We docked in Piraeus at Terminal B which, to paraphrase Luke Skywalker, if the Metro Station is the bright center to Piraeus, this is the farthest point from it. A free shuttle takes you to Terminal A, but this is still about a mile from ... Read More
We docked in Piraeus at Terminal B which, to paraphrase Luke Skywalker, if the Metro Station is the bright center to Piraeus, this is the farthest point from it. A free shuttle takes you to Terminal A, but this is still about a mile from there to the Metro station. Outside Terminal A, taxis await you, but only if you want to go to Athens. No taxi driver was willing to give up his place in line to just take us to the Metro station, so we walked. It is an okay walk if the weather is not too hot, and there is also the 843 bus. Just follow the sidewalk as it winds around and takes you to the giant pedestrian bridge. Once you cross the pedestrian bridge, the entrance to the Metro is directly on your left as you reach the bottom of the stairs. (There is also a Citibank ATM to your right).
The Metro is a fast, cheap ride directly to downtown Athens at a fraction of what a taxi will cost you. Once again, the ship was running a shuttle for an exorbitant price that only took you there: you had to take a taxi or the Metro back. Take the Metro Green Line both ways and save some cash. If you are in good shape, get off at the Monastaraki Station, which is at the edge of the Plaka. From here it is a short walk to the Agora entrance gate, where you can buy tickets to the Acropolis and take the steep path up. This method avoids the crowds that are milling about on the opposite side of the mountain. That is, until you reach the entrance to the temples. For a not so steep climb (but more crowds) stay on the Green Line until Omonia, then switch to the Red Line and go two stops (in the direction of Agios Dimitrios) to the Acropolis station.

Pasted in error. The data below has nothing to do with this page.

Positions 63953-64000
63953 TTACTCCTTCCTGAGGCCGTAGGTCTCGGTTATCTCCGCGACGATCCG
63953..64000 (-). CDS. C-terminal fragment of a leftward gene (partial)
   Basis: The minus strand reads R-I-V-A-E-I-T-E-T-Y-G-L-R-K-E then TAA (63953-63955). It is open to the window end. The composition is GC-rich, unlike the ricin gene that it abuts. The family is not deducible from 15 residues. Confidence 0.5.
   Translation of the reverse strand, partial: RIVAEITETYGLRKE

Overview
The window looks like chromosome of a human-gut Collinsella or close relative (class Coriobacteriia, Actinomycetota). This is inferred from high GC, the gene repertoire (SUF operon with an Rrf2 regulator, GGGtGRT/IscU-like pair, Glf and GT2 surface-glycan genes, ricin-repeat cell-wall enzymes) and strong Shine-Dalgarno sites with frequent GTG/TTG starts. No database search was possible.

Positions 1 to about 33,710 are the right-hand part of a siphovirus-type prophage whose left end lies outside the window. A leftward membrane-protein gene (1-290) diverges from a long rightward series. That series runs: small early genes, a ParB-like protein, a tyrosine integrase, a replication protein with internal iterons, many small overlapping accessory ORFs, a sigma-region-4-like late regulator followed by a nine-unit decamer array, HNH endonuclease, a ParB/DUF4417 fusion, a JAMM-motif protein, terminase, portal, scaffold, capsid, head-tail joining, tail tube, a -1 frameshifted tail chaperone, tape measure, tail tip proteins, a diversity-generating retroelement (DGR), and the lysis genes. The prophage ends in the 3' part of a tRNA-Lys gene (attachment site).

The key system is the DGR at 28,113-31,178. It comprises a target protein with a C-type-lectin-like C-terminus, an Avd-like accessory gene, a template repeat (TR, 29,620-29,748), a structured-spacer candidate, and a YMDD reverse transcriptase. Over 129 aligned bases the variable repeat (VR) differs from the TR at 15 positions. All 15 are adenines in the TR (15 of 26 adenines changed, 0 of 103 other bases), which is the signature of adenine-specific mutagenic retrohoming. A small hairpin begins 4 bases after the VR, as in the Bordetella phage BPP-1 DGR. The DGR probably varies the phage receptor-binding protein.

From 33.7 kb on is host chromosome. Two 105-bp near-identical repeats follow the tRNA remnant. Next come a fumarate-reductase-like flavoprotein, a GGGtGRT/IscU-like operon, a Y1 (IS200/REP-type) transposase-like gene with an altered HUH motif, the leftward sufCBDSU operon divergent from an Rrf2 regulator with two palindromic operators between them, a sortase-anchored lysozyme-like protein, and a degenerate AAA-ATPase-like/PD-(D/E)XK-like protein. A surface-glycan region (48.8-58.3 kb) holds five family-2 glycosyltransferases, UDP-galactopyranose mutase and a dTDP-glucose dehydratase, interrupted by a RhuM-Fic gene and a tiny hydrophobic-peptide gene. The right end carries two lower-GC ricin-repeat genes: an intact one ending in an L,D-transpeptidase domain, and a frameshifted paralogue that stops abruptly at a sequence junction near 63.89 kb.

When you are finished getting some culture, head back down through the Agora to the Plaka, which has some very nice open air cafes and restaurants with delicious food. Other than that, it is another bazaar. (Every port we visited was like a giant swap meet.) When you are done there, just hop back on the Green line at Monastaraki Station.
Greece was in the midst of upheaval and riots over austerity measures during the period we visited. We avoided Syntagma Square, because of the riots, and just went to the Acropolis and the Plaka. As in most “riot torn” cities, the unrest is confined to a tiny area and the rest of the city goes on as if nothing was happening. The Acropolis is more than worth the visit, just awe inspiring, and is, by the way, visible from where we docked in Piraeus. The Parthenon faces the harbor and is a spectacular sight if you know where to look and the smog is not too bad.
Piraeus port advertises free Wifi, but it is incredibly weak, except up near the entrance and ferry (not cruise) terminals, where it works fine. Read Less